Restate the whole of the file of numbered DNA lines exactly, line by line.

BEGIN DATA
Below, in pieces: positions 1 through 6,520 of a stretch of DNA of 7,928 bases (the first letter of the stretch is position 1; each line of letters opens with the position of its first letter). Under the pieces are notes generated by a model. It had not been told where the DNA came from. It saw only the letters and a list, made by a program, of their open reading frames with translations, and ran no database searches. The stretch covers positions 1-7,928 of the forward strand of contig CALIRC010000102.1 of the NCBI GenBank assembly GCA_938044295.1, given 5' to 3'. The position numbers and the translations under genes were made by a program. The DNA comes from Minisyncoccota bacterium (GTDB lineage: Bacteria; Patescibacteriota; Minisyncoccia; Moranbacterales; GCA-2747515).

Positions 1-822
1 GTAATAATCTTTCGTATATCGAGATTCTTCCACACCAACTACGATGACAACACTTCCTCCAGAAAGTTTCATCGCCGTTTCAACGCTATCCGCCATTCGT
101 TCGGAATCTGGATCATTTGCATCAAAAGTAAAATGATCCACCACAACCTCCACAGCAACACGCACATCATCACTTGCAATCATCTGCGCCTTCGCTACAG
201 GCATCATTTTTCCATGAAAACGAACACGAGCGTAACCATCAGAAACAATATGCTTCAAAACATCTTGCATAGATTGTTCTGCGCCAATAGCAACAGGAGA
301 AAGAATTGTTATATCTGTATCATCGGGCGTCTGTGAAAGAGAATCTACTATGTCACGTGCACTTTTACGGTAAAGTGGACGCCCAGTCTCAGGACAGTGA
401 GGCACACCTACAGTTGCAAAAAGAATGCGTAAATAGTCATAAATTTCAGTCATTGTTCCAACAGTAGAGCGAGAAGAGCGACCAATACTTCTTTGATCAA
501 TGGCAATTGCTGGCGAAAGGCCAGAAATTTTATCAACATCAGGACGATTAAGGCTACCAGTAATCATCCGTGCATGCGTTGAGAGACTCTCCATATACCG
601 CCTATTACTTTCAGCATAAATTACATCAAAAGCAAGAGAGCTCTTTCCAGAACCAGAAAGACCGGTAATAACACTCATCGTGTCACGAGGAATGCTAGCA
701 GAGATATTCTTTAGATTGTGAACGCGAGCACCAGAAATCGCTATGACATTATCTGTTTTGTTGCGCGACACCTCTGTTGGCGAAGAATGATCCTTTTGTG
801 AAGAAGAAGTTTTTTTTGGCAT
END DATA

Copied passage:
Below, in pieces: positions 1 through 6,520 of a stretch of DNA of 7,928 bases (the first letter of the stretch is position 1; each line of letters opens with the position of its first letter). Under the pieces are notes generated by a model. It had not been told where the DNA came from. It saw only the letters and a list, made by a program, of their open reading frames with translations, and ran no database searches. The stretch covers positions 1-7,928 of the forward strand of contig CALIRC010000102.1 of the NCBI GenBank assembly GCA_938044295.1, given 5' to 3'. The position numbers and the translations under genes were made by a program. The DNA comes from Minisyncoccota bacterium (GTDB lineage: Bacteria; Patescibacteriota; Minisyncoccia; Moranbacterales; GCA-2747515).

Positions 1-822
1 GTAATAATCTTTCGTATATCGAGATTCTTCCACACCAACTACGATGACAACACTTCCTCCAGAAAGTTTCATCGCCGTTTCAACGCTATCCGCCATTCGT
101 TCGGAATCTGGATCATTTGCATCAAAAGTAAAATGATCCACCACAACCTCCACAGCAACACGCACATCATCACTTGCAATCATCTGCGCCTTCGCTACAG
201 GCATCATTTTTCCATGAAAACGAACACGAGCGTAACCATCAGAAACAATATGCTTCAAAACATCTTGCATAGATTGTTCTGCGCCAATAGCAACAGGAGA
301 AAGAATTGTTATATCTGTATCATCGGGCGTCTGTGAAAGAGAATCTACTATGTCACGTGCACTTTTACGGTAAAGTGGACGCCCAGTCTCAGGACAGTGA
401 GGCACACCTACAGTTGCAAAAAGAATGCGTAAATAGTCATAAATTTCAGTCATTGTTCCAACAGTAGAGCGAGAAGAGCGACCAATACTTCTTTGATCAA
501 TGGCAATTGCTGGCGAAAGGCCAGAAATTTTATCAACATCAGGACGATTAAGGCTACCAGTAATCATCCGTGCATGCGTTGAGAGACTCTCCATATACCG
601 CCTATTACTTTCAGCATAAATTACATCAAAAGCAAGAGAGCTCTTTCCAGAACCAGAAAGACCGGTAATAACACTCATCGTGTCACGAGGAATGCTAGCA
701 GAGATATTCTTTAGATTGTGAACGCGAGCACCAGAAATCGCTATGACATTATCTGTTTTGTTGCGCGACACCTCTGTTGGCGAAGAATGATCCTTTTGTG
801 AAGAAGAAGTTTTTTTTGGCAT